Welcome back to this week's edition of Kurdistance!

Hiwa gives us a wonderful link to a amatur video about the Kurdish community in Leeds, UK that is featured on the BBC. Hiwa also reports on an incident that has made headlines in Turkey. At a recent NATO seminar, an American lieutenant colonel used a map of the Middle East showing possible re-drawn borders in Iraq. On this particular map the Southeast of Turkey was included in the borders of a new country called “Free Kurdistan”. This has angered Turkish officals and an apology from US General Peter Pace had to be given to the Turkish Chief of Staff, General Yasar Buyukanit for the incident.

General Yasar Buyukanit has been a vocal opponent to all things Kurdish this week, as Rasti explains

“Which action of the military is undemocratic?” Buyukanit asked. “I am a soldier, and I am carrying out the duties given to me by laws. As soldiers, we have nothing to do with politics. However, if there are those who are disturbed by our assessments on security and regime, it is up to them.”

This is hilarious! The Turkish miltary has nothing to do with politics unless there's a coup in the works–whether hard or soft–and any duties given to the military by laws, are given to it by laws that were written by generals. If a country has a constitution written by generals, a constitution which serves to protect the state from the people, then that country is not a democracy. Therefore, every action the military undertakes according to such a constitution is, by its very nature, undemocratic.

Yasar Pasha is also worried about the Islamist threat, but he doesn't mention that is was the pashas who created the Islamist threat by their deal with the Islamists back in the early 1980's. Ostensibly this was to help contain the threat of Soviet expansion, the threat of Islamist expansion from Iran, and, especially, to counter the politicization of the Kurdish people. The pashas agreed to the Turkish-Islamist synthesis, believing that, through this means, they could control both the Islamist threat and Kurdish resistance. Plus it offered the potential to be a cheap way of combatting the PKK, so much so that Tansu Ciller admitted publicly that she had signed the order to give weapons to Turkish Hezbollah from military installations in Turkish-occupied Kurdistan.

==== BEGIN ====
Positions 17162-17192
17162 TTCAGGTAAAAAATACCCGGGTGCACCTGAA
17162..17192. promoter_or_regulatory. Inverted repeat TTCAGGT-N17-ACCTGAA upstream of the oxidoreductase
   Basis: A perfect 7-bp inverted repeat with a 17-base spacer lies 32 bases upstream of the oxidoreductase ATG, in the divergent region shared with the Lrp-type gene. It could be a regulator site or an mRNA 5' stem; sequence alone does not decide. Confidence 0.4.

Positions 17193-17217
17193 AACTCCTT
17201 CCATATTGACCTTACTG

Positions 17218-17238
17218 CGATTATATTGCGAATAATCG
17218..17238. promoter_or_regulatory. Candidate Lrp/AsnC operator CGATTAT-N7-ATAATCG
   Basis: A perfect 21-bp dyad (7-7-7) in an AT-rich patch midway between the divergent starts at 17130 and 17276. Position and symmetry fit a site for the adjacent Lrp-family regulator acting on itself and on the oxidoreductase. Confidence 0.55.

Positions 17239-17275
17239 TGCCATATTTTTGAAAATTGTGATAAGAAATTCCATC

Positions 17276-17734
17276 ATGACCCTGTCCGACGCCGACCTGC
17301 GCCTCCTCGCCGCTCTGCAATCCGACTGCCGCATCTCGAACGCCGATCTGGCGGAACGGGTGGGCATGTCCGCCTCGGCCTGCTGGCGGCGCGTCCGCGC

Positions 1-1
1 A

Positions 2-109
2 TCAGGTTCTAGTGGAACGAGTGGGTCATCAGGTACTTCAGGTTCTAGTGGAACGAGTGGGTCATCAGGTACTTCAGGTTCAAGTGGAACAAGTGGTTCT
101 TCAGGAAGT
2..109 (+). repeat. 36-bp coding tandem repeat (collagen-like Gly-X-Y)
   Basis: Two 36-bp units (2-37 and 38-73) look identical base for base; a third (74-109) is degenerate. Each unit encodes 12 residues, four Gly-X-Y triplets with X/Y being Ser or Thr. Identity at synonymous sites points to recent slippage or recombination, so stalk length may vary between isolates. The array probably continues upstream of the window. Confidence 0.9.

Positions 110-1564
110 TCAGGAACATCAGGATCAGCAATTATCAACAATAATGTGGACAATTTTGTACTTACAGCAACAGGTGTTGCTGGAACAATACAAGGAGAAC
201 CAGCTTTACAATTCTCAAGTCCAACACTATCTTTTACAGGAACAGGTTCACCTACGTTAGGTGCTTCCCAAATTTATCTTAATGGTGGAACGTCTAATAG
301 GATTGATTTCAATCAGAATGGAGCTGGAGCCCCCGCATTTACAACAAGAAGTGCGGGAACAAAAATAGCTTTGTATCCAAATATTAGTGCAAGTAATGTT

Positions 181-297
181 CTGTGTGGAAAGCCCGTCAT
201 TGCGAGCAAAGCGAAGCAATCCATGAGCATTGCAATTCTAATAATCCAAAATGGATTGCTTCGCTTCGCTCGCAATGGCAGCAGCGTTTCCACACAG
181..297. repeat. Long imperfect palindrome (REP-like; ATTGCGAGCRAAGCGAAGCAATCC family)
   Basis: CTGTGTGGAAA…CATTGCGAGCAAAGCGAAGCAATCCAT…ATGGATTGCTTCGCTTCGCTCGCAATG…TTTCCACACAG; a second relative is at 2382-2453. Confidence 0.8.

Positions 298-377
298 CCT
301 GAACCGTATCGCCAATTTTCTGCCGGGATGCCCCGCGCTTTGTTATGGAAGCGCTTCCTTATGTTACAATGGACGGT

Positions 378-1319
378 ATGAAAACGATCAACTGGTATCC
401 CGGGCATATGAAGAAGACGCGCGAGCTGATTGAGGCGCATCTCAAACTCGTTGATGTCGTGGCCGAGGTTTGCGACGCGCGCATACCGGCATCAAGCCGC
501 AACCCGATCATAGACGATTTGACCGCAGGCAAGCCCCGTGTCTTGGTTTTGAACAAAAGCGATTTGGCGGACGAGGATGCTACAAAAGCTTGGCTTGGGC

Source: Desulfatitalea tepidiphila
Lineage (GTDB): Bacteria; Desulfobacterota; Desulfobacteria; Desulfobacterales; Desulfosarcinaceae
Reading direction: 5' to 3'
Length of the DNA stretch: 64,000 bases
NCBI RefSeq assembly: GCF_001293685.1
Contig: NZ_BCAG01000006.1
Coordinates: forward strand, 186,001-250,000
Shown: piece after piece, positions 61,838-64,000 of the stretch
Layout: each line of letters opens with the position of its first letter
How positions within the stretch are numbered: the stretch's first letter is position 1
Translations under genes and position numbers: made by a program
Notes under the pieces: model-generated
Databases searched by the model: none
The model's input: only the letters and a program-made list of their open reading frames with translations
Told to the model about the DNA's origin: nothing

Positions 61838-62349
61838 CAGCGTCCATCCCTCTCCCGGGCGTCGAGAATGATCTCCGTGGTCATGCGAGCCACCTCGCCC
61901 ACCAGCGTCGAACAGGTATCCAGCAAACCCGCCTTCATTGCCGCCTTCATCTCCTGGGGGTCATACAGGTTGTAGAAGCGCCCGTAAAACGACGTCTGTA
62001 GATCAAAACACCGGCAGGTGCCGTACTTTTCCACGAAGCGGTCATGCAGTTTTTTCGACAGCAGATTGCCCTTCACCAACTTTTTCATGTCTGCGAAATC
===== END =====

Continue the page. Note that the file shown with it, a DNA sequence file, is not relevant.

Mizgin also writes about how the US PKK Coordinator is also on the board of Lockheed Martin, who recently arranged a very large arms shipment deal to the Turkish Military….a case of an obvious conflict of interest and a case detailing the emminent failure of the PKK ceasefire.

we read that US intentions toward the Kurdish people are moving in rhythm of the same song and dance that we all know so well. The “bad” Kurds remain “bad” Kurds, and the US has no interest in making a place at the table for those issues that “bad” Kurds face daily. Those issues include the recent increase in repression, especially as outlined in the new anti-terror law, the removal of America's allies, the Pashas, from the control of civil government, or an end to the Ankara regime's policy of equality through forced assimilation. Let's make it absolutely clear that this severe repression has been, and continues to be, actively assisted by the policies of the US government.

The joke is that the US has appointed a PKK coordinator in order to “counter PKK,” while ignoring gross human rights abuses perpetrated by Turkey, the eternal victim. Considering that both the Ankara regime and Washington have appointed two former generals to “counter the PKK,” there will be no effort on the part of either state to negotiate a peaceful solution to the dire situation of the Kurdish people. To complete the tirumvirate of evil against the Kurdish people, is Iraqi general, Amir Amed Hassun, a Sunni Arab.

Kurdish Aspect has been focusing this week on the tensions between the Turkish Government and the Kurdistan Regional Government in Northern Iraq over the status of the PKK and whether or not it is acceptable for the KRG to negotiate with the terrorist organization.